That the Manual for Courts-Martial retains the death penalty for rape of a child or an adult when committed by a member of the military does not draw into question our conclusions that there is a consensus against the death penalty for the crime in the civilian context and that the penalty here is unconstitutional. [Mark Godsey]
International Law Experts Question Supreme Court Decision in Medellin Case
Notable international law experts cited in a recent article in the Washington Lawyer criticized the Supreme Court’s 2008 decision on whether an international treaty was binding on Texas in the case of death row inmate Jose Medellin. Carolyn Lamm, an attorney at White & Case specializing in international dispute resolution, stated that "[T]he failure to compel our state court organs to comply with the decision of the ICJ [International Court of Justice] is regrettable, and the dissenting opinion that the language was self-executing is correct.” In August 2008, Texas executed Medellin despite the judgment of the ICJ that his rights and those of 50 other foreign nationals on death row were violated under the Vienna Convention of Consular Relations due to a failure to inform the inmates of their right to contact their country’s consulate for assistance upon arrest.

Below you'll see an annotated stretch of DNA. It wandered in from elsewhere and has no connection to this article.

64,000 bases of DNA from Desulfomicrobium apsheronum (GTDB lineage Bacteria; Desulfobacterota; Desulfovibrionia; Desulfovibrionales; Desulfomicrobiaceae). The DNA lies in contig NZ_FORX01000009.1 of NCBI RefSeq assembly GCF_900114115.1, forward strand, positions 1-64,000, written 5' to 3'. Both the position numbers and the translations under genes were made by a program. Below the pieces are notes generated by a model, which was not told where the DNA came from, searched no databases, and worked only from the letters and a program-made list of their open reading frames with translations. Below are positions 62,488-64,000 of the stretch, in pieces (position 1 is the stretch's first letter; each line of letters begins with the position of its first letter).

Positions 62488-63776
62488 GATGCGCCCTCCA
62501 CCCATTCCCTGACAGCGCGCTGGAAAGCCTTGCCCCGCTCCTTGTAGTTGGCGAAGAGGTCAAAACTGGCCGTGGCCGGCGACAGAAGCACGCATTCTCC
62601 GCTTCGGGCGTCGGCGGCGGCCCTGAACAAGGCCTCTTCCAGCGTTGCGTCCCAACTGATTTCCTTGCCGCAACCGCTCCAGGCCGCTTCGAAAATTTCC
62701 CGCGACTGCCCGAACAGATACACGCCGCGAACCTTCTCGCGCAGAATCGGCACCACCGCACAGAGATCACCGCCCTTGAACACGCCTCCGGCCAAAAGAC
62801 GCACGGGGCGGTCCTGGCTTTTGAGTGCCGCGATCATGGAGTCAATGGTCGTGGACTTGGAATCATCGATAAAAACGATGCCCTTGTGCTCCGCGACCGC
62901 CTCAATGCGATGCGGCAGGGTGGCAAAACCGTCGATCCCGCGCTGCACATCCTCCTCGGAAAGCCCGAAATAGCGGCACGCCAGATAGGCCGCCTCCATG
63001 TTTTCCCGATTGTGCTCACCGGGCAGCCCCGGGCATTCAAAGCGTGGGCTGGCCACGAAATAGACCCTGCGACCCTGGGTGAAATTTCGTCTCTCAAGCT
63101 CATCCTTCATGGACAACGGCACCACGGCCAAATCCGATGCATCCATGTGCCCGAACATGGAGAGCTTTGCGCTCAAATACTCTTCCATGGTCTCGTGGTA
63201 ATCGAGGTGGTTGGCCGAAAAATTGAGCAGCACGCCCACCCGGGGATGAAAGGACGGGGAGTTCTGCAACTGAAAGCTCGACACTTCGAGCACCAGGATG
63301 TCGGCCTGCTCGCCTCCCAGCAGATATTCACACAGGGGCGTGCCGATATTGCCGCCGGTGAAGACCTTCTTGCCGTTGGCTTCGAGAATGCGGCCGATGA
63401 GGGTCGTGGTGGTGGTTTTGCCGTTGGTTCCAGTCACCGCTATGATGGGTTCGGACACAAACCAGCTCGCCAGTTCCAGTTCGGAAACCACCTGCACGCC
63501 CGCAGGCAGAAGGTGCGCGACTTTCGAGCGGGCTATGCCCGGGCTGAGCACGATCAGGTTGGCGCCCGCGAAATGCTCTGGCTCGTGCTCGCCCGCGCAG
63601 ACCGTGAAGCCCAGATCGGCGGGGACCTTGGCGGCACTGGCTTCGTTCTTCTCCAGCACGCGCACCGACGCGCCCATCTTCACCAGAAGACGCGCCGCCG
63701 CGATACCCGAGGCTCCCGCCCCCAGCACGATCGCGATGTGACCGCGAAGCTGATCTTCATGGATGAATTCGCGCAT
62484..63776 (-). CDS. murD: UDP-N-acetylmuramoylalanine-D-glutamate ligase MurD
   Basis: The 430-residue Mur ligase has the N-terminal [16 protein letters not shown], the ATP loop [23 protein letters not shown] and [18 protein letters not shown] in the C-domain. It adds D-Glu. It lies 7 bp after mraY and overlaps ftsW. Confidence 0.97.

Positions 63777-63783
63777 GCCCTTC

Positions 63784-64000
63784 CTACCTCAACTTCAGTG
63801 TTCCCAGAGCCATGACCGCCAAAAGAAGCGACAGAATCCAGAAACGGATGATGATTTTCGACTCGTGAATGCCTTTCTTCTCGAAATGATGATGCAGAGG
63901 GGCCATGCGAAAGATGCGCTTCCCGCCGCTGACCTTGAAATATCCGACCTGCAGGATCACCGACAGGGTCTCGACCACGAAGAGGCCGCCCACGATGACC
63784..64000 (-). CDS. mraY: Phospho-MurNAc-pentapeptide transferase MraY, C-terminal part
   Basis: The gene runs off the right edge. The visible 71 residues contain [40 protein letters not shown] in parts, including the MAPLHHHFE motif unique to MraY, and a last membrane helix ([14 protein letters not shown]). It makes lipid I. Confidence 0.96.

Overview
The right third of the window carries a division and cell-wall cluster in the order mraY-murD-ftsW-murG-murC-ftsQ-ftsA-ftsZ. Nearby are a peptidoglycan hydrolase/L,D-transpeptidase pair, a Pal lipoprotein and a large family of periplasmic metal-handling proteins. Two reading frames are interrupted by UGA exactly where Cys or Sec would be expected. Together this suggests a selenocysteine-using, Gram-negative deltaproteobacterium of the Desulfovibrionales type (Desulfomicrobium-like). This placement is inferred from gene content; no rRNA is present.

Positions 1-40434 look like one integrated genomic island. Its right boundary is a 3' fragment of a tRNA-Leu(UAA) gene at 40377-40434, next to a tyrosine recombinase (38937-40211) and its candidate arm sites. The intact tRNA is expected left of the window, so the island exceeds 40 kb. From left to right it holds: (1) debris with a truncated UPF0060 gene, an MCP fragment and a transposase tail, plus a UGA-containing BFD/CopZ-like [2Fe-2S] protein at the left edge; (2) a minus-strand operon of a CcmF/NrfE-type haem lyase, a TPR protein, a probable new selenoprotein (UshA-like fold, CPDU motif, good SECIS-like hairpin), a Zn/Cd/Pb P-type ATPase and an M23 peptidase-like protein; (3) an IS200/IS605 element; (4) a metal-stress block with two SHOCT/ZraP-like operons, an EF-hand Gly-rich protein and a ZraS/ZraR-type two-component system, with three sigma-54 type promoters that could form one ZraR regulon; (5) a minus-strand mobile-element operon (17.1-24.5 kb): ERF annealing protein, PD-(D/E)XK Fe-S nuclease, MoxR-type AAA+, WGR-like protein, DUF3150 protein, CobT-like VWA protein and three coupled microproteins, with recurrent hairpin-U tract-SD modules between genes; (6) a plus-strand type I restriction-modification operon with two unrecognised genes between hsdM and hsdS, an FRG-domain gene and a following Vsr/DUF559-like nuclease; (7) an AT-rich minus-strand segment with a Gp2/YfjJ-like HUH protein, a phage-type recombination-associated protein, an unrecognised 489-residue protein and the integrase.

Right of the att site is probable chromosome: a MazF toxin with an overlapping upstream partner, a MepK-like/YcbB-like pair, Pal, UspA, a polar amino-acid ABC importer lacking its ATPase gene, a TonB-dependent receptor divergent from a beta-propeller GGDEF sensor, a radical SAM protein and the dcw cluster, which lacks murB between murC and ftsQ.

In March 2008, however, the U.S. Supreme Court ruled that although the United States had an obligation to honor the treaty, Texas was not required to comply. In making its decision, the Court determined that the protocol on enforcing the Vienna Convention through the ICJ was not self-executing, and thus, in the absence of Congressional legislation compelling the state of Texas to comply with the ICJ ruling, Texas was not required to hold a hearing for Medellin as ordered in the ruling. Even an order from President George Bush was insufficient to require Texas courts to asses whether the treaty violation had impinged on Medellin's trial and sentencing. Michael Socarras, head of the international dispute resolution practice at McDermott Will & Emery, said the Court should have recognized that "Texas is a sovereign state, and that all sovereign states are bound by the universal practice followed among nations, and that ICJ decisions and the Vienna Convention are helpful authorities on universal practice. Texas had a duty to follow universal consular practice." [Mark Godsey]